However, the eastward rotation of over 1000 mph would help some. In fact, it is one of the reasons why NASA launched rockets from Cape Canaveral.

Also, launching from the equator will prevent having to angle back into the orbital plane of the earth to get into a stationary orbit. For better information about geostationary orbit costs, go here.

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    $\begingroup$ It's even more important for geostationary orbit. If you launch from anywhere other than the equator, it requires a second burn of the engines once you're in orbit to correct your inclination; geostationary orbit is only possible with 0 inclination. $\endgroup$ – Ryan_L Jun 17 at 3:37
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    $\begingroup$ @Ryan_L, you nailed the main reason for launching from at or near the equator. That 2nd burn to turn an inclined orbit into an equatorial orbit, can be very "expensive" in terms of fuel usage (and hence overall weight). I'd suggest submitting it as an answer. $\endgroup$ – JDM-GBG Jun 17 at 4:12
  • $\begingroup$ @BilboBaggins Welcome to the Worldbuilding Stack Exchange. You are correct that launching from the equator imparts the greatest initial speed from the rotation of the Earth. My question is focusing on reaching a location in geostationary orbit, not the most effective way to make use of the the rotation of the Earth. $\endgroup$ – Bob516 Jun 17 at 4:17
  • $\begingroup$ Would the spaceplane changing to a 0° inclination from one that is 10° off, while still in the atmosphere and operating as an aircraft, require that much extra fuel that it would not make sense to take off from that location? $\endgroup$ – Bob516 Jun 17 at 4:18
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    $\begingroup$ @Bob516 that depends on how much better than conventional rockets the space plane is. Take the figure you get from Bilbo's calculations and compare to how much better the space plane is. If the Space Plane gets more than 100% more d/v than the rocket, the space plane is better even with the poor launch site. If it's less than 100% more d/v, the space plane is worse, from a mass-to-GEO standpoint; it may still be better from a cost standpoint. I don't think that's a question any of us can answer. $\endgroup$ – Ryan_L Jun 17 at 5:16
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Altitude provides a better return on launch efficiency because altitude intrinsically reduces distance of travel and air resistance.

We don’t build our launch sites on mountain tops because we do so few launches that infrastructure costs would be comparatively too high. But, if you are describing a planet or country with a thriving space based economy then the cost of the infrastructure to support getting passengers and cargo too and from Pikes Peak in a CO or Mt Denali in Alaska or Everest in Nepal (?) could be amortized across 10K or more launches, greatly reducing the operating costs of space flights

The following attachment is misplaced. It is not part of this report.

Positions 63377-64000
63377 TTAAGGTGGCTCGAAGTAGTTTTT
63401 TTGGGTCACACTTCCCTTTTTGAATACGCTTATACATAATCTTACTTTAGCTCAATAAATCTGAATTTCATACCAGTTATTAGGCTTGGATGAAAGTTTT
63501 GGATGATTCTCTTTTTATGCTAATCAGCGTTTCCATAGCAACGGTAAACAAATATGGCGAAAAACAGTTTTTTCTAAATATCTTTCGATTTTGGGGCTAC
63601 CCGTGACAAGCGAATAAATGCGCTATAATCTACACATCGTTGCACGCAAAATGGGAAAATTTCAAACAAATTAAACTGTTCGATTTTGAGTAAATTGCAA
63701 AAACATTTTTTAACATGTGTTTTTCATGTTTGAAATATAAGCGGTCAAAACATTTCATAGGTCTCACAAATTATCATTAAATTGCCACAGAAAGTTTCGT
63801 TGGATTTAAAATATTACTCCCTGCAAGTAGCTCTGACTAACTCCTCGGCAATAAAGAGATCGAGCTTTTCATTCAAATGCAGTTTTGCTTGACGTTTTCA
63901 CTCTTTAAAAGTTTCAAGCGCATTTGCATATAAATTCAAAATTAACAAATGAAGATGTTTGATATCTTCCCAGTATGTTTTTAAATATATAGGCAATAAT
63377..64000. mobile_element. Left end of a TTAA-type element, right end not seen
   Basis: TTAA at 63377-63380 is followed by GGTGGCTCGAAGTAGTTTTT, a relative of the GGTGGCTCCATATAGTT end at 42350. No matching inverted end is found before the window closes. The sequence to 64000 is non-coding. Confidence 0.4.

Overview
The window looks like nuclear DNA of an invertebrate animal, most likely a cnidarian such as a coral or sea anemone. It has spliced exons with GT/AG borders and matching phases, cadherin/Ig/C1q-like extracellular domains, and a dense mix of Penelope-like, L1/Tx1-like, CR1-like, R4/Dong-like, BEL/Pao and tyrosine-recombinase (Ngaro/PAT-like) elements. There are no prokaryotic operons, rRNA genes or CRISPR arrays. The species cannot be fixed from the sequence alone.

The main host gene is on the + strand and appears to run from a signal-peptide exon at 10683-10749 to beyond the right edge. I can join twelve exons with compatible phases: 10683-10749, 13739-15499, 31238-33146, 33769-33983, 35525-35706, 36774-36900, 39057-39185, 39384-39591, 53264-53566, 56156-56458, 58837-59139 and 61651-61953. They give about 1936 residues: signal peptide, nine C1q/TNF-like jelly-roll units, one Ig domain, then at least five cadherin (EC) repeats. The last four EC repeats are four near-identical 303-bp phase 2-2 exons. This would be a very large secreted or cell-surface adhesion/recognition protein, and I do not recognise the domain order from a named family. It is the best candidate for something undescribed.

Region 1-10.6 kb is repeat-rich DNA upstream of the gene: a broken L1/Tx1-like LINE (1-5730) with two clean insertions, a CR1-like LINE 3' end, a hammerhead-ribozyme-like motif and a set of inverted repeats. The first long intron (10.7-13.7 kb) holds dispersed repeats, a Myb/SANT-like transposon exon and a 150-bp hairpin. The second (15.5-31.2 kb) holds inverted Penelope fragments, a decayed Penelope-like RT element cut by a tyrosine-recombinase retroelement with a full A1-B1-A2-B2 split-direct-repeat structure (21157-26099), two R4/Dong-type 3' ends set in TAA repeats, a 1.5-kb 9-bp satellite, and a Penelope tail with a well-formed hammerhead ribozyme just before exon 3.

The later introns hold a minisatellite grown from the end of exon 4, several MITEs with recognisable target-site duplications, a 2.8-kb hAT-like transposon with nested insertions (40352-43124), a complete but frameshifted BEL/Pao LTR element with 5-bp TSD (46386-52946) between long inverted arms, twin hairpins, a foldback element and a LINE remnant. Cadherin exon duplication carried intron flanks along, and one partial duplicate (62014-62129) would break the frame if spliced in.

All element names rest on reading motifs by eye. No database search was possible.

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    $\begingroup$ Altitude helps, but only slightly. The main thing you need to achieve orbit or escape Earth's gravity well is speed. That's why rockets begin turning on their side pretty quickly into a launch, and it's one reason we don't care to use balloons to lift rockets before firing them. I'm not convinced you can just dismiss an equatorial launch vs a high altitude one in this case. $\endgroup$ – Harabeck Jun 17 at 14:01
  • $\begingroup$ @Harabeck, for every mile of altitude over sea level a rocket is launched from the work required to reach orbit is reduced by ~1.6%. And that doesn't account for reduced drag due to lower air resistance. Another answer sites a 0.3% boost for equatorial launch. $\endgroup$ – EDL Jun 17 at 15:31
  • $\begingroup$ Bilbo's answer cites 0.3% as the reduction of weight of object at the equator vs the poles. That is not the total "boost" for an equatorial launch, which also includes ~1000mph of speed the rocket does not have to generate itself. That speed boost is reduced as you move away from the equator. And again, the speed is by far the most dominating factor. $\endgroup$ – Harabeck Jun 17 at 15:47
  • $\begingroup$ The tangential velocity coming from the rotation of the earth is ~ 1Kmph*cos(latitude). Launching from Mt Everest at 25 degrees north reduces the tangent component by < 1% but reduces the Work 8%. A 100 PMH difference in initial tangental boost does not dominate altitude reductions due to Work and drag. The best launch place is a high altitude place near the equator and the worst is a sea-level point on the north pole. I'd say south pole, but it's mountainous $\endgroup$ – EDL Jun 18 at 19:28